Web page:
So carry your bag in a way that it can't be snatched and be aware of your surroundings when using your smartphone.

- Getting hit by bikes

Don't get hit by a bike. Always look before crossing. Visitors who are not used to having lots of bikes in their home town traffic, often have almost-accidents or even serious clashes with oncoming bikes. Bikes are one of the main means of transportation for Amsterdammers, and they ride fast. There are designated bike lanes (often pink or marked with bike symbols), and failing those, bikes will ride on the main road.

So in those picturesque areas by the canals, stick to the pavements and don't walk on the roads. And always LOOK before crossing any road or bike lane, often you won't hear the bikes coming. If you hear a bell it's not the icecream van. It's because you're in the way.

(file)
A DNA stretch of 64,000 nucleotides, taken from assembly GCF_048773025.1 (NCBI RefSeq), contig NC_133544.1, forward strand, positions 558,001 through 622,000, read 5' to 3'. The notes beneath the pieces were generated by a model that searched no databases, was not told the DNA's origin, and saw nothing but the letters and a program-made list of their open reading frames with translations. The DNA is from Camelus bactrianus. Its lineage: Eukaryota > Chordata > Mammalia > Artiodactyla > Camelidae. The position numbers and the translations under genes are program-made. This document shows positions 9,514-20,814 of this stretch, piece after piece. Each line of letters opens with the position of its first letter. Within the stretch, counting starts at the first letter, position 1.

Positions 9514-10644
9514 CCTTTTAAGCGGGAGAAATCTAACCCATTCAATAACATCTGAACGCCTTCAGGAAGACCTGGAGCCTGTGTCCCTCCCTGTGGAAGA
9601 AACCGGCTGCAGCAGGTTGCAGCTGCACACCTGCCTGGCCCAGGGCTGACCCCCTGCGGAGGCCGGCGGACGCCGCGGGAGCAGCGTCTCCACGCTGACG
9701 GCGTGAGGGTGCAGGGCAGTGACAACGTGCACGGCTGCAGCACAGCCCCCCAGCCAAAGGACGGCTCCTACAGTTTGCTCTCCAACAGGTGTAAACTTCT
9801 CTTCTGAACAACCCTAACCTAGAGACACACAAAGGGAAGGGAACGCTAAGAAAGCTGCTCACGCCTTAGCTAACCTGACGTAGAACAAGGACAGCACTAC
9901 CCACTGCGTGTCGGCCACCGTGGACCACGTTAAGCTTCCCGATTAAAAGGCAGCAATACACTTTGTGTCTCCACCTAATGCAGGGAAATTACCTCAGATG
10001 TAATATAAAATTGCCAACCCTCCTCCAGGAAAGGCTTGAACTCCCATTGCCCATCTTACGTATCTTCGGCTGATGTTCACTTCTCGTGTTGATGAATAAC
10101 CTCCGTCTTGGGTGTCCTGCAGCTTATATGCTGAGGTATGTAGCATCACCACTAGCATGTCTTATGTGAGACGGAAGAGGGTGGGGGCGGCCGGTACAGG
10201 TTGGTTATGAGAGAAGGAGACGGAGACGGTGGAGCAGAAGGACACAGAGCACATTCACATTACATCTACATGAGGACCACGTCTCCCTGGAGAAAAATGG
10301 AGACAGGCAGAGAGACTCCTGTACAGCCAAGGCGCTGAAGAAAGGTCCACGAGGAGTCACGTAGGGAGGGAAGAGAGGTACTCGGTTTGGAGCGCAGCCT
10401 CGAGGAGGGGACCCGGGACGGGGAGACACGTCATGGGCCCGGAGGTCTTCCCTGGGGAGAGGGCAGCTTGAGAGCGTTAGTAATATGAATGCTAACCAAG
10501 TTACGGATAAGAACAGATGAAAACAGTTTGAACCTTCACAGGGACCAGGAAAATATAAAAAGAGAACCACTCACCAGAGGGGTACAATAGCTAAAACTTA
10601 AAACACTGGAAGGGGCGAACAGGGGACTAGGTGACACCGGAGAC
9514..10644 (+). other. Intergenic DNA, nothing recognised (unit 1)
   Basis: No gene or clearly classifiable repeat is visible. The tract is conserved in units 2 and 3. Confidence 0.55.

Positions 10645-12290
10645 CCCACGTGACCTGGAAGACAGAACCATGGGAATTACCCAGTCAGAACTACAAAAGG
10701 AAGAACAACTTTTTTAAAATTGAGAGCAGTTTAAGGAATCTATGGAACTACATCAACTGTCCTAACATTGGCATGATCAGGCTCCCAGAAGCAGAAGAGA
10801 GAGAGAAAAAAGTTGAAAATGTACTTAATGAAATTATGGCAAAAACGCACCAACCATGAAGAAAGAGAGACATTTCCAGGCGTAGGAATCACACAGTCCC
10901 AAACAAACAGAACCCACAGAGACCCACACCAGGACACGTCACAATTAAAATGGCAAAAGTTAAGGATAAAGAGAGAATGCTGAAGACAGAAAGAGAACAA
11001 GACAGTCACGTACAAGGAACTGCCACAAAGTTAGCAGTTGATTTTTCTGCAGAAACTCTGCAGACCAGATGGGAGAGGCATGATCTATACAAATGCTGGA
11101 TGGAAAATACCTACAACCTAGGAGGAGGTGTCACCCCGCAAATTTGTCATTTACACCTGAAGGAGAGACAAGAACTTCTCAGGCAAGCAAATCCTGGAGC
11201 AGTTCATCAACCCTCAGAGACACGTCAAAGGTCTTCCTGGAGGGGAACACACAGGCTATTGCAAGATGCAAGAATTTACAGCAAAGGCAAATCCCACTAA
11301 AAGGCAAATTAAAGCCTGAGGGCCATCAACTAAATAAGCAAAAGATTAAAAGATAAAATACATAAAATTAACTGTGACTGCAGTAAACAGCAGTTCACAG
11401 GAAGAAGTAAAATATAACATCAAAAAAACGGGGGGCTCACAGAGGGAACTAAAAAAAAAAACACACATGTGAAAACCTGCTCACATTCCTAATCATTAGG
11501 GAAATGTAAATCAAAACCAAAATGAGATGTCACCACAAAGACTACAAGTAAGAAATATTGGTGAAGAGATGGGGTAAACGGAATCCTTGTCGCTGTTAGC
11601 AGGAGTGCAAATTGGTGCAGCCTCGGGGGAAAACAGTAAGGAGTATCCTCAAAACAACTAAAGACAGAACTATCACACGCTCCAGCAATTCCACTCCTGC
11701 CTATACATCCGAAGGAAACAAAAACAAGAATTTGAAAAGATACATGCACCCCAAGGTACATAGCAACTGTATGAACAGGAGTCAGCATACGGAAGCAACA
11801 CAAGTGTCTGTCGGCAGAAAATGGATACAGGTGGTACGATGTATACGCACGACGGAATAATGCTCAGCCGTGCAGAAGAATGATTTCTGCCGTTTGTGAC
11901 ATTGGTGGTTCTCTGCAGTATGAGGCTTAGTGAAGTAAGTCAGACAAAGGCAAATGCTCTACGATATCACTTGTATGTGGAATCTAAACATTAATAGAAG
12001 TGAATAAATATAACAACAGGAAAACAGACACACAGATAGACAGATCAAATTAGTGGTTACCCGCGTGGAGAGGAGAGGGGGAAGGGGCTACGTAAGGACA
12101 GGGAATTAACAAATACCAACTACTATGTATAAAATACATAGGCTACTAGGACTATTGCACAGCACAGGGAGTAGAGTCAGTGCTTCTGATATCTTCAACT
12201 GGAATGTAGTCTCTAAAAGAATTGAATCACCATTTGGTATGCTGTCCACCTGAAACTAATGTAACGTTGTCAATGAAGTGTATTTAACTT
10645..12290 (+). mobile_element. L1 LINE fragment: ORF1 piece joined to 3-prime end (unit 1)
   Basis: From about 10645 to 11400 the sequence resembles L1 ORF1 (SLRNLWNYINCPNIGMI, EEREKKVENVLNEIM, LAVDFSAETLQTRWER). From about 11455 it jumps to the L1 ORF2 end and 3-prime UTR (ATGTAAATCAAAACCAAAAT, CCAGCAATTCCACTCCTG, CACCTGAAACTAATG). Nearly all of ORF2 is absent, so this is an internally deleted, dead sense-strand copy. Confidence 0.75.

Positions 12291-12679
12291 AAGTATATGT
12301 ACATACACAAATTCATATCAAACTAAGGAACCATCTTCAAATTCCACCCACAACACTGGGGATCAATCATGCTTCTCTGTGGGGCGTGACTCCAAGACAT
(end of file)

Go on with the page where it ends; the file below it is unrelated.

It's an unwritten 'rule' that in case of zebra paths across bike lanes, pedestrians wait for bikes, because for a pedestrian it is much easier to gain speed again after stopping (just start walking again), whereas for a cyclist it takes a lot of effort to gain speed again after stopping for a pedestrian. Only in case of red / green lights, bikes really should stop but even there, always watch out for the rude cyclists who will cross a red light anyway... It's not so much a matter of agreeing with the situation being right or wrong, just a warning how to be safe.